Be it a first business meeting with a group of 20 people or being a guess speaker at a conference; speaking in public can be scary for some people. Even the most seasoned lecturer can still feel like throwing up every time he or she steps up on the stage or a podium. Still, there are many things you can do besides breathing into a paper bag. Let’s take a moment to discuss how to handle your public speech.
Prepare for speaking as much as you can. You already know to practice in front of a mirror or a friend, but a good tip is to bring extra material for your intended audience. The extra material will come in handy in case of an emergency such as one where you either forget some information during your speech or you need to relax by covering some details while you gather your courage to present bigger ideas. Having said that…
Make sure your material is useful to the audience and present it in a way that they will understand it. If it’s not useful for them and/or they find it hard to follow you, it will simply be a waste of all of your time.
Think what is the worst that could happen. This is a great tip from Dale Carnegie’s book “How to stop worrying and start living.” The idea behind it is to picture the worst case scenario and prepare for it. The worst case scenario in public speaking is everyone leaving before it ends and the odds of that happening are low unless you offend the audience big time, but if it does happen learn from the experience by asking for reviews and take corrective measures for your next presentation.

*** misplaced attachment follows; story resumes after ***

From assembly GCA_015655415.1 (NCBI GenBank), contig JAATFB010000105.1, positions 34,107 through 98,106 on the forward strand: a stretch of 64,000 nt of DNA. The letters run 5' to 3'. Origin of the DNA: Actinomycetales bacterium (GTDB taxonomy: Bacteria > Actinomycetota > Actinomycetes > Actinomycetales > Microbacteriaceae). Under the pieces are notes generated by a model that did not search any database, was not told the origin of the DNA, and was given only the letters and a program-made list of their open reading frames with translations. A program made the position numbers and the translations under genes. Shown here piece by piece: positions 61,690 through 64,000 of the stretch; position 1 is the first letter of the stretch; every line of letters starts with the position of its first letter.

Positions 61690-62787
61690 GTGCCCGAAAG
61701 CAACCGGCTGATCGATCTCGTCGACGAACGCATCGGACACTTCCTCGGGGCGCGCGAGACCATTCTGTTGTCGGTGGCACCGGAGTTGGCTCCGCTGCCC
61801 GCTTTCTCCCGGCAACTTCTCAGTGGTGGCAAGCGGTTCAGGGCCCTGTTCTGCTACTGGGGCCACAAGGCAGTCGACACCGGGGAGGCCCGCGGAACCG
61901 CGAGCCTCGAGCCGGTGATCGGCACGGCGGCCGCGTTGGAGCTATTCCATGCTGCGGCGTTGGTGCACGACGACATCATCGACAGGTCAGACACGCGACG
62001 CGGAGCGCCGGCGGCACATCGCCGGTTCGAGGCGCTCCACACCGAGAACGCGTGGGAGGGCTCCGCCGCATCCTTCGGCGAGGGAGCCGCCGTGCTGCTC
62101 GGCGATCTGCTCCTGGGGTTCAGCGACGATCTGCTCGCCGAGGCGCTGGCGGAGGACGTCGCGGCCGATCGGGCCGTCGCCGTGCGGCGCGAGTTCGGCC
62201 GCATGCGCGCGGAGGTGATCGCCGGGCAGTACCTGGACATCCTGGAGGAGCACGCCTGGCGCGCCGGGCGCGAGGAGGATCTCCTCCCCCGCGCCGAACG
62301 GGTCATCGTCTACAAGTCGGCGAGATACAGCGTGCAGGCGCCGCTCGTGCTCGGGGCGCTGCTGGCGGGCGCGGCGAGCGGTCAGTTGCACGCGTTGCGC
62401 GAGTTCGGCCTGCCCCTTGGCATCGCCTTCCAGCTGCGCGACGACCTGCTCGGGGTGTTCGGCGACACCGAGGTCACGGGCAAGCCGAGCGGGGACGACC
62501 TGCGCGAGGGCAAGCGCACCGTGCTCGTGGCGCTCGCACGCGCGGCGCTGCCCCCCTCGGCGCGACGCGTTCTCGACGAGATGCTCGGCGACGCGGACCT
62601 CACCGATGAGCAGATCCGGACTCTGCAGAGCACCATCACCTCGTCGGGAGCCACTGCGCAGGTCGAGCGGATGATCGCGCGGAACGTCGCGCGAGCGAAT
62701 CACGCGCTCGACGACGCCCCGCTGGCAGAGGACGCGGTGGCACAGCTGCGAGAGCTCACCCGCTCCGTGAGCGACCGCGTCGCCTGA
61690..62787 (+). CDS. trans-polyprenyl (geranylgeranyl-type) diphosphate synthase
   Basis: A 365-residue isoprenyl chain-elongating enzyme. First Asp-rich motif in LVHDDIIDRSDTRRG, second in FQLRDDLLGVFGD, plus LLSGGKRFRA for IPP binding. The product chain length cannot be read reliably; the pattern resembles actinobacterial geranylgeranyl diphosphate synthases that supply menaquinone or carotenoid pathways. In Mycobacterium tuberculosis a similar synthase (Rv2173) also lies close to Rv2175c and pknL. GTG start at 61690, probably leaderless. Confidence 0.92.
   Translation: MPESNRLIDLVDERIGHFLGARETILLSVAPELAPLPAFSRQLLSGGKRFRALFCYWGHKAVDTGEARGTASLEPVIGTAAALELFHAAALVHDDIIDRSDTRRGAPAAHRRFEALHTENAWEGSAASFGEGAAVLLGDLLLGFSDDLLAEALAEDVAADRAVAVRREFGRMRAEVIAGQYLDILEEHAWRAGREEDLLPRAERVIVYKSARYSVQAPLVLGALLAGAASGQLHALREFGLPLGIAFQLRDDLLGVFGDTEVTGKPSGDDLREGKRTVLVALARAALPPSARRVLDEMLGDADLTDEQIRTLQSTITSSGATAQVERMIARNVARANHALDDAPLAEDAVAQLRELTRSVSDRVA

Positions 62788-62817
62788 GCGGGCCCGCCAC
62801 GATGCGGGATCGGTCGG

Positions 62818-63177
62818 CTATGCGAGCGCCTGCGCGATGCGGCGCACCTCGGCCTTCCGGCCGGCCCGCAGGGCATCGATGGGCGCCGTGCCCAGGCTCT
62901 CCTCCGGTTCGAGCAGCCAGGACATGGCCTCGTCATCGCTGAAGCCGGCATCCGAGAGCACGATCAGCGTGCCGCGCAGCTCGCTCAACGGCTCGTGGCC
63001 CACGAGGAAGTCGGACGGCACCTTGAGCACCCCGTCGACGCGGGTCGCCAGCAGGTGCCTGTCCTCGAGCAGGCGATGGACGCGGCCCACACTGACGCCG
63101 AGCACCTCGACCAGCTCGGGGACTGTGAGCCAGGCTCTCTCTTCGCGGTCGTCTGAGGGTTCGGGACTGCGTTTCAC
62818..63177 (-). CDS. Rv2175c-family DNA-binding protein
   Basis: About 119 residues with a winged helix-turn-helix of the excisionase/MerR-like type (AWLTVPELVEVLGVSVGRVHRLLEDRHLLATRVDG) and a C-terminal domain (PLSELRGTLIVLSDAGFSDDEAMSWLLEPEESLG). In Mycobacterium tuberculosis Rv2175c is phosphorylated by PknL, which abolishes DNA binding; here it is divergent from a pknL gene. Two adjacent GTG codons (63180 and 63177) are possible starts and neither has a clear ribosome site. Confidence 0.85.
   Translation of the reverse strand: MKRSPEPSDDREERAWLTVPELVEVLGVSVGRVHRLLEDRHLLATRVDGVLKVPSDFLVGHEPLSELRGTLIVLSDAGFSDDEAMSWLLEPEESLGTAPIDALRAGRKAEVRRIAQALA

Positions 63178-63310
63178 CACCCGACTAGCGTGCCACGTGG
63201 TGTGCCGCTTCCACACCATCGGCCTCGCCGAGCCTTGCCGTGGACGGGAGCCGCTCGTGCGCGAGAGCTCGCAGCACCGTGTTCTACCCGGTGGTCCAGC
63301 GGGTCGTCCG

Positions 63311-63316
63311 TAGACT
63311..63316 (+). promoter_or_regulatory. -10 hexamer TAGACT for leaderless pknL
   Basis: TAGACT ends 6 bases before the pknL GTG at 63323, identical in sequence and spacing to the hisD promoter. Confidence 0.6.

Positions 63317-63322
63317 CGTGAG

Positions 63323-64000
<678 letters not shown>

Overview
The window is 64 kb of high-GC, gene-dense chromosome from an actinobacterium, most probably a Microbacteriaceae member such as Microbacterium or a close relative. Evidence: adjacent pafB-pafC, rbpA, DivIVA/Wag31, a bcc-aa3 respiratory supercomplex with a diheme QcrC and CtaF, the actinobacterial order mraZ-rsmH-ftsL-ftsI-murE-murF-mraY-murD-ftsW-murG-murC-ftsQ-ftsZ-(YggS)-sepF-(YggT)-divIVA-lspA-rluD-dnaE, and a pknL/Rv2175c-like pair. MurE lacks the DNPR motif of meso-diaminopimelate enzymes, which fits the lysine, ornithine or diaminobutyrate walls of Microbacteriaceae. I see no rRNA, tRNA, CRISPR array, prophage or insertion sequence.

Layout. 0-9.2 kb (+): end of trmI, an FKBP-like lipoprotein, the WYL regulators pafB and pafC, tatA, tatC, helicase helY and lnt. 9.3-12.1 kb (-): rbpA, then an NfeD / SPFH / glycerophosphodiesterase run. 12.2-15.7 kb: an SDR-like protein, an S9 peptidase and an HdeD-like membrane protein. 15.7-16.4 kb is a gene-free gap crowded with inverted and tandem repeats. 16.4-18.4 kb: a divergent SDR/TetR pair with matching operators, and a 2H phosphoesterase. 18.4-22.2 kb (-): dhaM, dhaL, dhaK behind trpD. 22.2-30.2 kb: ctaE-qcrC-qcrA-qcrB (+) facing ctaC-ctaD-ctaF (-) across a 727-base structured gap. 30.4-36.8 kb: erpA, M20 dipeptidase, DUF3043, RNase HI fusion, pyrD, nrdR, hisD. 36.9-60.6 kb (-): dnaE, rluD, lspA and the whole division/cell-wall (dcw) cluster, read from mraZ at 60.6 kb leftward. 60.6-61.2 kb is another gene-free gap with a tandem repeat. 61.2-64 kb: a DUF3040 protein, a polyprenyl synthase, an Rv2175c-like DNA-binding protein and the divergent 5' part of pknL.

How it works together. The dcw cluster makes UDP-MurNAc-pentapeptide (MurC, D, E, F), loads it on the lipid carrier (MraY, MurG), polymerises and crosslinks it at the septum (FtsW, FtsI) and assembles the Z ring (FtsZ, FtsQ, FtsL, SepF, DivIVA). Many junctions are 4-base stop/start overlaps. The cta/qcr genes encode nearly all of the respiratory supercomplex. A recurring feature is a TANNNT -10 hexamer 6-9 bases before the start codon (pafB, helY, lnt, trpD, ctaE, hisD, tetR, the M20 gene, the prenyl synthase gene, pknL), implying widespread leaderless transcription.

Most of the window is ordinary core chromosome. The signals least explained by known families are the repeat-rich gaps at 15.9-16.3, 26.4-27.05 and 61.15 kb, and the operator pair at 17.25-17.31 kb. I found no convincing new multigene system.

Use Index cards. The best thing since sticky notes. Index cards are a way to keep your memory fresh and keep momentum going on your speech. Whatever you do, DON’T read to your audience unless you want to bore them to death.
Break the ice by starting with a big smile and using humor; your secret weapon.You don’t have to be a comedian, you don’t even need to know jokes. People will smile and giggle just by integrating witty remarks to your speech. Even the most serious of meetings can benefit for a laugh or two. You and your audience will feel more relaxed and you will automatically have their attention. Of course none of this applies if this is a emergency meeting, which is of course an emergency.
Observe the audience while speaking to look for cues. Remember you are there for your audience and by simply observing you can adjust your speech to either explain with more detail or cover your points faster. This will also keep your inner critic silent, since you can only speak and observe at the same time. You won’t be able to think negatively by doing this.
Make it dynamic and interactive. Whenever possible allow your audience to ask questions. Let them know at the beginning of your speech that they are allowed to do so. It’s always a good sign if they do. If a crowd starts asking a lot of questions during your speech let them know you will answer after you are done and then congratulate yourself mentally.
Whenever possible make a survey of your presentation and give it to your audience for evaluation. If it’s a small business meeting make sure there is some coffee and something to bite so everyone will stay for a while longer. That way you will know how successful your presentation was.
Evaluate yourself and try to remember that it wasn’t bad as you thought it would be, that way you will feel more confident for your next presentation.